Interview: Cloud drives Bangalore rag picker revolution

After years working in London for Mindtree, Prashant Mehra returned to Bangalore to help transform the lives of 1.5 million waste pickers in the city and make local government waste management more efficient

After years working in London for the UK operation of IT services company Mindtree, Prashant Mehra returned to Bangalore to help transform the lives of the city’s 1.5 million rag pickers and improve local government waste management in the process.

Underpinned by a cloud-based enterprise resource planning (ERP) system, the project has grouped waste pickers together in franchises and cooperatives to provide services to the local community. The project shows how the combination of cloud and mobile technology can organise India’s unorganised sectors.

Mehra is the project manager of Mindtree’s I Got Garbage initiative. This cloud-based platform is part of a corporate social initiative that aims to help India’s rag pickers organise themselves as small businesses to improve their lives and help boost recycling in India.

In India waste is not separated. The Bangalore government relies on over one and a half million rag pickers to separate and recycle waste. This is extremely dangerous work and life expectancy among the pickers, who earn $1 a day, is very low due to illness.

To support local government in boosting recycling and to improve the health and living standards of the waste pickers, Mindtree created I Got Garbage, a centralised system that offers ERP in the cloud for waste pickers. “This waste management ERP is customised to the business model and how the rag pickers work,” says Mehra.

Traditionally, waste pickers scour rubbish dumps to find anything that can be reused. They then sell it on to a small local shop, which in turn sells it on to a recycling centre before it goes to an aggregation unit for sorting and reuse. In terms of waste volumes handled, waste pickers probably handle between 50kg and 80kg a day, small shops between 100kg and 150kg, recycling centres between 3,000kg and 4,000kg and the aggregation centres up to 100,000kg. Non-recyclable waste goes to landfill.

Mehra says that waste pickers, like any business, can benefit from a centralised system to organise activity. A centralised platform now helps match pickers directly with households and businesses that want waste services, and link pickers to small shops for selling on recyclables.

But first the project had to change how pickers work to enable them to benefit from the central hub. Typically, rag pickers would not be given access to garbage by householders. “They are not usually welcome on the doorstep but the first thing we do is get them a uniform and train them so they can work directly with households,” says Mehra.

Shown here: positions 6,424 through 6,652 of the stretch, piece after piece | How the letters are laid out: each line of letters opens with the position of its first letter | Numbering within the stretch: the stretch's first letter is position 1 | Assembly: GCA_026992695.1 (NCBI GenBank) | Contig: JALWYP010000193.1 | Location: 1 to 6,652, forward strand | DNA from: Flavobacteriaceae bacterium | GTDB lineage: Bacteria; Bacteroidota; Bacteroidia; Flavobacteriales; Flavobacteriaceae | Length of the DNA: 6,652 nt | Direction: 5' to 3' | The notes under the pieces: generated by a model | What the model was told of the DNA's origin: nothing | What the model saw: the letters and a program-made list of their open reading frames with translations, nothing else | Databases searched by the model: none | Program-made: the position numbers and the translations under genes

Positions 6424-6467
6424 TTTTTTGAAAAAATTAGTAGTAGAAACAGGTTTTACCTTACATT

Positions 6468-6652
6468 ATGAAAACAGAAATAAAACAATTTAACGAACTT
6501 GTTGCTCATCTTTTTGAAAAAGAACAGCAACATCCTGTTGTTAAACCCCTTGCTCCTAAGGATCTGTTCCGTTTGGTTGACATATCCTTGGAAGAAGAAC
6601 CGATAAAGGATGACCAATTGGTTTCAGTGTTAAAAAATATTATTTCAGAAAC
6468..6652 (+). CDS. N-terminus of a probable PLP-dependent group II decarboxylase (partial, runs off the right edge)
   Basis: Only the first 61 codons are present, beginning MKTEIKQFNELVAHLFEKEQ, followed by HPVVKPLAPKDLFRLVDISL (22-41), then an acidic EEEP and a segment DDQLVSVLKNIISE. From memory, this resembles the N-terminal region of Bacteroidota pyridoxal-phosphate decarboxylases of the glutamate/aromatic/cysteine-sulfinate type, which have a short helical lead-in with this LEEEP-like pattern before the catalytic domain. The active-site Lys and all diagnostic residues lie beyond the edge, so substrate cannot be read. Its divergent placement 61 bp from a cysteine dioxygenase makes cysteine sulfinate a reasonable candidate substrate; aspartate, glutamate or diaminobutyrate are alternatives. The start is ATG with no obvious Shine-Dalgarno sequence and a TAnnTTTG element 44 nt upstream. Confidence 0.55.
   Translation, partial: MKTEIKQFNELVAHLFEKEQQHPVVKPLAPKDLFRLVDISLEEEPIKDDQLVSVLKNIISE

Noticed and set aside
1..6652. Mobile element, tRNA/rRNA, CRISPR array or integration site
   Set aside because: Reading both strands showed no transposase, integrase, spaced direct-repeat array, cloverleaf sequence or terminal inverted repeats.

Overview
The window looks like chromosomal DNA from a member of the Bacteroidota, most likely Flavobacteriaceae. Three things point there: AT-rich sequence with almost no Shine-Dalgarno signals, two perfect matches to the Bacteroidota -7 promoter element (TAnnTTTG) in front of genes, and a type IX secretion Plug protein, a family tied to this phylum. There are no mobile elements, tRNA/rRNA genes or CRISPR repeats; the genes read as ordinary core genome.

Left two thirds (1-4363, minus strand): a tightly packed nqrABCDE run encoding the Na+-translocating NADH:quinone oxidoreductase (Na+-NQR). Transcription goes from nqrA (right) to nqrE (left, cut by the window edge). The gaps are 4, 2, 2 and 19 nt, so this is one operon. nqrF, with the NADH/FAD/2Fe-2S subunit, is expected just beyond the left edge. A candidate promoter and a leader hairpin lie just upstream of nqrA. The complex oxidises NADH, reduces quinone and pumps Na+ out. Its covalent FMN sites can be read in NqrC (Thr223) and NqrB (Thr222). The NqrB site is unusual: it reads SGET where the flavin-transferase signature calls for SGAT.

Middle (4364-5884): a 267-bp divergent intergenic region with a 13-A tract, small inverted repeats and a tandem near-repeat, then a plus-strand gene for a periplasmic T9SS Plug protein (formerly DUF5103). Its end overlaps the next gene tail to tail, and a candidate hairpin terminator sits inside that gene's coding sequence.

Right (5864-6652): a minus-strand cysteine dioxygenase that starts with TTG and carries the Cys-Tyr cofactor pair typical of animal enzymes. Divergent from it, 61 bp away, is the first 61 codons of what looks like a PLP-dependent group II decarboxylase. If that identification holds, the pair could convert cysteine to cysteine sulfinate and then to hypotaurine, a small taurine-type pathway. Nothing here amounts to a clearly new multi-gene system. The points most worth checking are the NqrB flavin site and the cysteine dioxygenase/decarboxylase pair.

This means the pickers no longer have to go to the garbage dump to collect recyclables. 

Once registered, the pickers are geo-tagged on a database so they can be alerted when a household or business requires a service.

The platform connects the pickers with the small local shops that buy the recyclables. “We have 5,000 buyers in Bangalore registered on the system,” says Mehra. These, like the pickers, are all geo-tagged. “You can match the buyer with the picker. This is critical because the sale has to be made as quickly as possible to avoid waste being thrown away.”

The platform has also helped pickers work together as groups in a franchise where they can offer waste management services. Each franchise will be made up of about five uniformed pickers. For a fee they take all the waste from households and businesses, selling on recyclables and disposing of other waste appropriately, such as composting food waste.

Checks are built into the system, with collections recorded to ensure the pickers do not just dump non-valuable waste but take it to the appropriate place. 

An app has been developed to make contact with the waste pickers. “One of the first challenges was how to reach the rag pickers. We created a tablet-based app to enable pickers to do a self-assessment. This app used pictures because most pickers cannot read.”

This is something the project is trying to address. The small franchises are grouped into cooperatives. The fee from the customer is paid to the cooperative, which pays a token salary and collects resources to help pay for the education of pickers’ children. This benefit is on top of what the pickers make from selling on recyclables.

Another benefit of the database is that the waste pickers’ details are logged. The system can then match up the skills that pickers possess with the services required by businesses and households. “Most of the pickers come from rural areas and are skilled farmers. If households require gardening services we can match them with a picker with the skill needed,” explains Mehra.

“We are trying to rehabilitate them into gardening.”

Now Mindtree hopes the success of I Got Garbage will lead to other platforms for other disadvantaged groups in India by using the same basic centralised cloud platform, known as the Livelihood Domain, in other sectors.

Mehra says: “For the last 20 years I have built systems for retail and finance firms. What IT is doing for enterprises is giving them control of content. You can do that and more for the local community. That’s why we created the Livelihood Domain.” This begins with a shared ERP platform that can be tailored for different sectors.

According to Mehra, half the working population in India is made up of sole traders. He says the platform will help these very small businesses come together. “I Got Garbage is the first sector to use the Livelihood platform, but more could follow.

“People have been living with a lack of hope for a long time and we have to give them belief.”

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